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Ethical Issues in Psychological Research

  • Informed Consent – Before deciding to take part in research participants should be told the details of the study so they can make an informed decision. Parental consent is needed before studying anyone under the age of 16.
  • Deception – Participants should not be deceived. However if deception is used then participants must be debriefed afterwards. I.e. the real purpose of the study is explained.
  • Protection of Participants from Mental or Physical Harm – Participants should not suffer psychological harm during the study.
  • Right to Withdraw – Participants should be aware that they could leave during the study or withdraw their data at the end.
  • Privacy – Data collected should be treated confidentially.
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Internal and External Validity

Internal Validity

This refers to whether the results are valid and can be linked to the manipulation of the IV. Results are internally valid if they have not been affected by confounding variables. Also there should be;

  • No investigator effects
  • No demand characteristics
  • Use of standardised instructions
  • Use of a random sample

 External Validity

This refers to whether the results can be generalised beyond the experimental setting. Can the results be generalised to;

  • Wider populations (i.e. women)
  • Locations (i.e. outside the lab)
  • Current climate / time
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Reliability & Measures of Dispersion


This refers to the extent to which the results are consistent. E.g. a persons IQ should be similar if not the same when tested again.

How Can we Ensure Reliability?

The test-re-test method is when the same test is given to the participants on another occasion to check that scores are similar.

Measures of Dispersion

This indicates the extent to which scores cluster around the mid point. The way to measure it is working out the range. Which is the highest score take away the lowest which is simply the difference between the two.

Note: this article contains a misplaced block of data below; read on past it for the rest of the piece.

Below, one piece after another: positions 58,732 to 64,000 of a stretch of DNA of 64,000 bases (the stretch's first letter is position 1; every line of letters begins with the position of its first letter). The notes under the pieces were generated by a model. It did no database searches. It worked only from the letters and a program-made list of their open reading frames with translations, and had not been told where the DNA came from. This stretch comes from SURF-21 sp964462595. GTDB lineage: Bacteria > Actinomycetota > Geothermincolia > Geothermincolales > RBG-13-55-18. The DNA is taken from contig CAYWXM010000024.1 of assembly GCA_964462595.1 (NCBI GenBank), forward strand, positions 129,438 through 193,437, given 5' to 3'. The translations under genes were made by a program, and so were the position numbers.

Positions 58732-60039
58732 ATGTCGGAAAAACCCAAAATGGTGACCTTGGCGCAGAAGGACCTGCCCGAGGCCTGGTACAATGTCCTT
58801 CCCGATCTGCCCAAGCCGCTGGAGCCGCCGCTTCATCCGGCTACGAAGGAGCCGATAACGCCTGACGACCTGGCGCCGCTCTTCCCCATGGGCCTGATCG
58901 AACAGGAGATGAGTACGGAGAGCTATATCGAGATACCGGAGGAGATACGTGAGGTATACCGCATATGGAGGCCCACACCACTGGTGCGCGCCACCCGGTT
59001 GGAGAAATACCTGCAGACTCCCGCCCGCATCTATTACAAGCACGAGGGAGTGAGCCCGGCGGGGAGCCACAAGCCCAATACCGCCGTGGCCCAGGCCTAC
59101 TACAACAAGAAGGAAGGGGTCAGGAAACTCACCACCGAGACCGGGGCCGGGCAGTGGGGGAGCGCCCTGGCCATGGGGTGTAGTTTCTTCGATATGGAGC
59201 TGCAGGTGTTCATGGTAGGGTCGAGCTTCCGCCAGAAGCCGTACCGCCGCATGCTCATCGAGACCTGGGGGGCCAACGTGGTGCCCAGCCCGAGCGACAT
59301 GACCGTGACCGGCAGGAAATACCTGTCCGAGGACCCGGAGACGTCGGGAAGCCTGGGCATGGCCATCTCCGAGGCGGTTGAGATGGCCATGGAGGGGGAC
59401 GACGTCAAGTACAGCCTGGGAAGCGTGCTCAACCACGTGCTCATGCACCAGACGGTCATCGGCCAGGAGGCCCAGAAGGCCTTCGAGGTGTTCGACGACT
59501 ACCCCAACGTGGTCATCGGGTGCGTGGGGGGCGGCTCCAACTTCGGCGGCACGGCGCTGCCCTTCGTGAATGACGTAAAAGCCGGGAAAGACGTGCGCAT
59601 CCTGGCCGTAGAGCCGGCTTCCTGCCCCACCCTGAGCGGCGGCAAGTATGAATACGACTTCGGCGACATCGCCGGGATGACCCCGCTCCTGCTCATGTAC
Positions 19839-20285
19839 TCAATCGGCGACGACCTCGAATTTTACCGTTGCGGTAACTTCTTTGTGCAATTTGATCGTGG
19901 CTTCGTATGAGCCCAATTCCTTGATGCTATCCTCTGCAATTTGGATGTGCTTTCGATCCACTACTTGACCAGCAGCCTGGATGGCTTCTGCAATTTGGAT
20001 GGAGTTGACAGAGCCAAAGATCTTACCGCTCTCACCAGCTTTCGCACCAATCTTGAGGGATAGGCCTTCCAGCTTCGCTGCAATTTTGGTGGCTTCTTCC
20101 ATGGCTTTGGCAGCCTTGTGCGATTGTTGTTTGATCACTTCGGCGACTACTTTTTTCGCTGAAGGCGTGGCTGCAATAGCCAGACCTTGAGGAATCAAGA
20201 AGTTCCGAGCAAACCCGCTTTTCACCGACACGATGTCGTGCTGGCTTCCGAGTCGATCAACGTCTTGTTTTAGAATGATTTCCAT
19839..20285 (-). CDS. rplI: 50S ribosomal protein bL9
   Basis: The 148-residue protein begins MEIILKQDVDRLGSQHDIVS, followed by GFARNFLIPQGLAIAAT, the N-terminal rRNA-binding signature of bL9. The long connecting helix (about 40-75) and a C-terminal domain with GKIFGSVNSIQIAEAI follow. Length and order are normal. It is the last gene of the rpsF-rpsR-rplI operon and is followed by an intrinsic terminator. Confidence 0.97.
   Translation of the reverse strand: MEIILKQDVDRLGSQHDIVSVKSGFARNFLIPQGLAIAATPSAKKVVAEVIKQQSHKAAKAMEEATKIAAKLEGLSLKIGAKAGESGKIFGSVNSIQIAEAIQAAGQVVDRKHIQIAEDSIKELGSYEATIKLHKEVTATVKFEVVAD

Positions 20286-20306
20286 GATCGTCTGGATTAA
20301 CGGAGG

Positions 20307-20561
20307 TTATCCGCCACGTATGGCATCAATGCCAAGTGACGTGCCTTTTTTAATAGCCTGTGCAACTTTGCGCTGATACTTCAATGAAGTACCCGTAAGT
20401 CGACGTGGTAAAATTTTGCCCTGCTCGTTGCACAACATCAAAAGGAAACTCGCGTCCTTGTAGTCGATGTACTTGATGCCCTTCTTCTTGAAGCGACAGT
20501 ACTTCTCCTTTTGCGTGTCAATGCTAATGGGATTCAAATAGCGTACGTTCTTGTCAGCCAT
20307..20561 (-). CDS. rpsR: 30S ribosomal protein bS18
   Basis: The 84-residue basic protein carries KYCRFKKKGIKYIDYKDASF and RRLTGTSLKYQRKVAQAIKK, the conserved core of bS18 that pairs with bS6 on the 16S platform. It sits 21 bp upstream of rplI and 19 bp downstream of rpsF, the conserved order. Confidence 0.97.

Advantage of the Range

Disadvantage of the Range

It is easy to calculate and takes into account extreme scores

Can be influenced by one score that is very different from all the others.

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Descriptive Statistics

Once an experiment is completed there is a set of raw data. Two things can be done with this data, there are measures of Central Tendency and Measures of Dispersion.

Measures of Central Tendency: The Mean, Median and Mode.

The Mean is when all the results are added up and divided by how many there are.

Advantage of the Mean

Disadvantage of the Mean

It takes all scores into account

It can be misleading if there are extreme scores.

The Median is the middle score when the data is arranged in order.

Advantage of the Median

Disadvantage of the Median

It is unaffected by a few extreme scores

It ignores most of the scores

The Mode is the most common score

Advantage of the Mode

Disadvantage of the Mode

It is unaffected by one or two extreme scores

Less sensitive

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brilliant !


unstructured interviews, it says good validity-interviewees will say what they think., but i think face to face there would be demand characteristics, which lower the internal validity


It was helpful but the bottom half of it has been cut off and I can't seem to scroll down to read the rest? Is it happening just to me or is it like that?


Thanks Matt, this is really useful!